Should We Be Ethical Consumers?

*Update 12/3/15*

This is also an amazing article with even more helpful research advice:


In an article titled “How Much Should I Care About Ethical Food?” by Relevant Magazine, a reader posed a very interesting question: “Is eating ethically really that big of a deal?” I highly recommend this article as it had phenomenal insight and knowledge. Specifically though, the author said something that clicked with me: “If you sense that God is leading you into new territory, take sustainable steps and see where that leads.”

Although this article dealt specifically with eating ethically, the concept of being an ethical consumer has been something that has weighed heavy on my mind the past few months. As a Christian, why I am I content to look the other way and to be in the dark about how the products I use and consume are made? Why am I okay with spending money to help further human trafficking, abortion, animal abuse and cruelty and other moral horrors?

John 15:12 says, “This is my commandment, that you love one another as I have loved you.” Proverbs 12:10 says, “Whoever is righteous has regard for the life of his beast, but the mercy of the wicked is cruel.” Clearly throughout the Bible God has a love and ferocious protection for every person, including the least in society, but God doesn’t disregard the creatures he made either; he has high value on life, and the well-being of those who have life.

Obviously, not everyone is going to have the same exact convictions or find problems with the same industries. Some may be content to continue eating fruit, drinking coffee or wearing makeup in the same way, and I am not condemning you for that. Romans 14 talks about our different convictions on things (especially fitting because this chapter uses food as an example), and verses 22-23 say, “The faith that you have, keep between yourself and God. Blessed is the one who has no reason to pass judgment on himself for what he approves. But whoever has doubts is condemned if he eats, because the eating is not from faith. For whatever does not proceed from faith is sin.” If you are not feeling convicted to change what you buy as a consumer, that is okay; what is not okay is being convicted and ignoring that conviction.


Personally, I am changing my ways. My goal is to come to the point where I am not buying anything that has ingredients, manufacturing/process methods or any other factor that is inhumane or is cruel/causes death to a fellow human or a creature (I will currently say that I am not opposed to eating meat-I am however opposed to buying meat from a corrupt industry that treats animals inhumanely prior to their death. There are plenty of small farms and ranches that treat their animals extremely well, and I am more than happy to support these places).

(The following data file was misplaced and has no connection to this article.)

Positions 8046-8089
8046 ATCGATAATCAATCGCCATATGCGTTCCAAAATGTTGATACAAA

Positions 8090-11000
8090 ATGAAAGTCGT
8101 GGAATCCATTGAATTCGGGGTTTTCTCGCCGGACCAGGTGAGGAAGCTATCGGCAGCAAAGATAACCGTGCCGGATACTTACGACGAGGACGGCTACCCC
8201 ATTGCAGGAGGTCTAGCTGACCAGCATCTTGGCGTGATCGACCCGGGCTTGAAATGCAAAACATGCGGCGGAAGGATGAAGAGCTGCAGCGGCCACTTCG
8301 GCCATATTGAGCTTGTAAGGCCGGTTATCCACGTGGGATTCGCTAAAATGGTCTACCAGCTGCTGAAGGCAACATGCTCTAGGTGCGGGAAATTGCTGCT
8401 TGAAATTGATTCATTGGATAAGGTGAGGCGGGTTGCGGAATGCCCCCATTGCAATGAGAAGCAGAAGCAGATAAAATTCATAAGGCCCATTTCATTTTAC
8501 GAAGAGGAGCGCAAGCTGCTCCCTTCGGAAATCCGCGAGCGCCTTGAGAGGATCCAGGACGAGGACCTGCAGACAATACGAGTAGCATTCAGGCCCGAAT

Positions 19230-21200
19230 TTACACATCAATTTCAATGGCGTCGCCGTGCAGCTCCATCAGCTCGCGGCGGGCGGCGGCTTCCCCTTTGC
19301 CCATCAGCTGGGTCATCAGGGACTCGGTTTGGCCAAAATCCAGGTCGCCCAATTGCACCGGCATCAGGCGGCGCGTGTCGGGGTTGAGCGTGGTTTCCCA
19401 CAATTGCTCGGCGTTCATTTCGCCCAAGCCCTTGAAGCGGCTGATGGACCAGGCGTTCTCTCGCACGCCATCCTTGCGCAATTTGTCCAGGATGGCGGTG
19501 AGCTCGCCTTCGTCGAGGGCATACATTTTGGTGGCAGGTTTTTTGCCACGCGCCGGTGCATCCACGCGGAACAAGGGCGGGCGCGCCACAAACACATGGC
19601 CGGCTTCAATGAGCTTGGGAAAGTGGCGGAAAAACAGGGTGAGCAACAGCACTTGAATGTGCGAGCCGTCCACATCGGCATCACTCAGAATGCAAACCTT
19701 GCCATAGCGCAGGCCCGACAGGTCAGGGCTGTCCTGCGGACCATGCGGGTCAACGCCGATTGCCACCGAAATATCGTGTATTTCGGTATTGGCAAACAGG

I know that this is going to be hard and it will take a very long time to get to the point where I am buying completely ethically. The world is so unjust and evil that inhumane actions and cruelty permeate pretty much industry you can think of. Every step forward is progress though, so I am starting by not spending money at local establishments that support Planned Parenthood and only buying and using cruelty free makeup and hygiene products (see you later Dove shampoo). If you are feeling convicted as I am, I have compiled a short list of some industries that are commonly known for cruelty or inhumane treatment that are listed below. Do your research and act on your convictions, and then work to make change happen.


Industries with Issues

  1. Makeup and Personal Care: Animal Testing
    • Solution: Buy Cruelty Free Products
  2. Large Clothing Companies: Unregulated and Harsh Child Labor Conditions
    • Solution: Research which companies you will monetarily support.
  3. Coffee: Exploitation of growers and pickers
    • Solution: Buy Fair Trade coffee and research.
  4. Chocolate: Inhumane Child Labor and Slavery
    • Solution: Look for Fair Trade or other ethically certified chocolate.
  5. Meat: Inhumane conditions prior to death.
    • Solution: Buying local, grass-fed, free-range meat, avoiding large meat companies, etc.

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